OREGON STATE UNIVERSITY

energy and sustainability

Earth Week at OSU offers sustainable events, opportunities

CORVALLIS, Ore. – Oregon State University is promoting sustainability and awareness with an array of events during Earth Week, which begins Saturday, April 20.

Several new events this year include Campus Creature Census, in which community members are invited to contribute a creative work inspired by the various plants and animals that inhabit OSU. Participants may submit an entry in prose, field guide, artistic, or poetry form, which may be added to a compilation.

Returning events include the Hoo-Haa Earth Day Celebration, hosted by the Organic Grower’s Club at their farm on April 22. From 3-7 p.m., guests may enjoy free food and live music, watch a bubble artist in action, learn about soil, and discover how chickens may be used to till the earth. A shuttle bus will leave campus every 15 minutes from outside the OSU Beaver Store.

The 13th annual Earth Week Community Fair will be April 23. About 50 groups, both on and off of campus, will offer activities and environmental information. Students may also bring styrofoam for free recycling. Acceptable items include foam sheets and wraps, as well as bendable and rigid blocks. However, food packaging and expanding foam will not be accepted.

OSU Surplus Property will host the OSUsed Store Earth Week sale on April 24. Furniture, computers, electronics, housewares, and more will be on sale to students and community members from noon to 3 p.m.

This year also marks the 100-year anniversary of the planting of the elm trees that stand in the library quad.  A celebration will be held from noon to 1 p.m. on April 26, as an additional tree is planted to commemorate the next 100 years.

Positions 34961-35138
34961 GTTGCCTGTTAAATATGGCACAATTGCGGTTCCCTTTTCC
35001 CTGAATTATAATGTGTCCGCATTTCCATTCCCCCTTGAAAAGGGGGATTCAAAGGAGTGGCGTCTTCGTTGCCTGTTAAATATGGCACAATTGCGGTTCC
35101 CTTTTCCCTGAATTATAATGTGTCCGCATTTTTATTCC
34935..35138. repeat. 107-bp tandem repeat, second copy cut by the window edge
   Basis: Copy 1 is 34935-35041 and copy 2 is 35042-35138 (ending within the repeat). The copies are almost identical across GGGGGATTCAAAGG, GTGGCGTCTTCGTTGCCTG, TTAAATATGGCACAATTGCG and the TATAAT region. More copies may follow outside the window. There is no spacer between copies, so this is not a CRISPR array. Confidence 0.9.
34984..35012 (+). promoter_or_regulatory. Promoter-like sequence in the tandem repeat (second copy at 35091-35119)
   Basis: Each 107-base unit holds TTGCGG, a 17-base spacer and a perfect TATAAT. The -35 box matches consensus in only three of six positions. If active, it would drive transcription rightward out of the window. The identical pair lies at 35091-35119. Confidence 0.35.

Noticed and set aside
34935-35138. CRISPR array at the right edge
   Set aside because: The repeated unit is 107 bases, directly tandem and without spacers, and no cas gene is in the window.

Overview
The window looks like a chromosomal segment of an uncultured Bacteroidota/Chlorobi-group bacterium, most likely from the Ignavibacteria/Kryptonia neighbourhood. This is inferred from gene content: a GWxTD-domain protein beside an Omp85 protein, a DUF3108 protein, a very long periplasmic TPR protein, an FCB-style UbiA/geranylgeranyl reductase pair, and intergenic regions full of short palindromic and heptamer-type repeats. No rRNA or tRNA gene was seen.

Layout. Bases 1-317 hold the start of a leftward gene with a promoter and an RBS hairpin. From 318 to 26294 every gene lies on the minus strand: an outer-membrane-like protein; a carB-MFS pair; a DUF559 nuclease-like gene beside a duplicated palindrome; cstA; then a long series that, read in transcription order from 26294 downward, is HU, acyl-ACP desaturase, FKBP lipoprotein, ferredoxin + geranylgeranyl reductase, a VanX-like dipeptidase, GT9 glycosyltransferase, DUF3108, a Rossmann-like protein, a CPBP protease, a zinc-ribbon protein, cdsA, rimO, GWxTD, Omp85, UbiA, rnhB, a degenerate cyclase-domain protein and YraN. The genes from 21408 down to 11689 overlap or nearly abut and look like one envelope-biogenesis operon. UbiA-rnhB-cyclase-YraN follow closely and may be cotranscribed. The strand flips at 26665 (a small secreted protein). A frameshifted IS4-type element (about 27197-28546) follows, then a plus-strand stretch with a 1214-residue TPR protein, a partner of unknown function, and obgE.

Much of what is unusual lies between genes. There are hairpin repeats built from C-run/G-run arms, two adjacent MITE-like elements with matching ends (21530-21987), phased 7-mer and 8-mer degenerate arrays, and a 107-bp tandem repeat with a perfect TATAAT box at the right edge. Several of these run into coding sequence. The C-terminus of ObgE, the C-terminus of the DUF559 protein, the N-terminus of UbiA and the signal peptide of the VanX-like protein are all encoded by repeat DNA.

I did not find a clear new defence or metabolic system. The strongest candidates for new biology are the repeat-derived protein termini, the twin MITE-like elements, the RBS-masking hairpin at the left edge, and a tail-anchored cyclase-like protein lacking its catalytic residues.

A more detailed list of events may be found at:  (http://tiny.cc/earth-calendar).

Media Contact: 
Source: 

Andrea Norris, 541-737-5398

Oregon State University featured in The Princeton Review’s Guide to Green Colleges

CORVALLIS, Ore. – Oregon State University received 98 points out of a possible 99 as a ‘green’ school in the latest edition of “The Princeton Review’s Guide to 322 Green Colleges: 2013 Edition.” The schools are chosen based on a 50-question survey conducted at hundreds of four-year colleges.

The Princeton Review analyzes data from the survey about the schools' course offerings, campus infrastructure, activities and career preparation to measure their commitment to the environment and to sustainability.

“The OSU community has once again demonstrated a high level of interest in and competency around sustainability,” said Brandon Trelstad, OSU’s sustainability coordinator. 

The 215-page guide is the only free comprehensive resource of its kind. It can be downloaded at www.princetonreview.com/green-guide and www.centerforgreenschools.org/greenguide.  It does not rank schools hierarchically, but each school’s green score can be found in their school profile on the main site (http://www.princetonreview.com/).

The 322 school profiles in the guide feature essential information for applicants – facts and stats on school demographics, admission, financial aid – plus write-ups on the schools' specific sustainability initiatives.  A "Green Facts" sidebar reports on a wide range of topics from the school's use of renewable energy sources, recycling and conservation programs to the availability of environmental studies and career guidance for green jobs.

“The volume and breadth of sustainability related work at this institution is amazing, and fascinatingly diverse,” Trelstad said. “I think what continually sets OSU apart is its broad spectrum of sustainability expertise. This is supported by students who care about global issues and come to OSU to build on that interest.”

Among OSU’s green highlights were an overall waste diversion rate of 42 percent, its numerous sustainability awards, its annual Nonprofit Career Day, and a building policy that ensures students will typically walk no further than 10 minutes across campus for class.

“OSU has a history of creating innovative projects to reduce energy use and meet its goal of climate neutrality by 2024,” the guide states.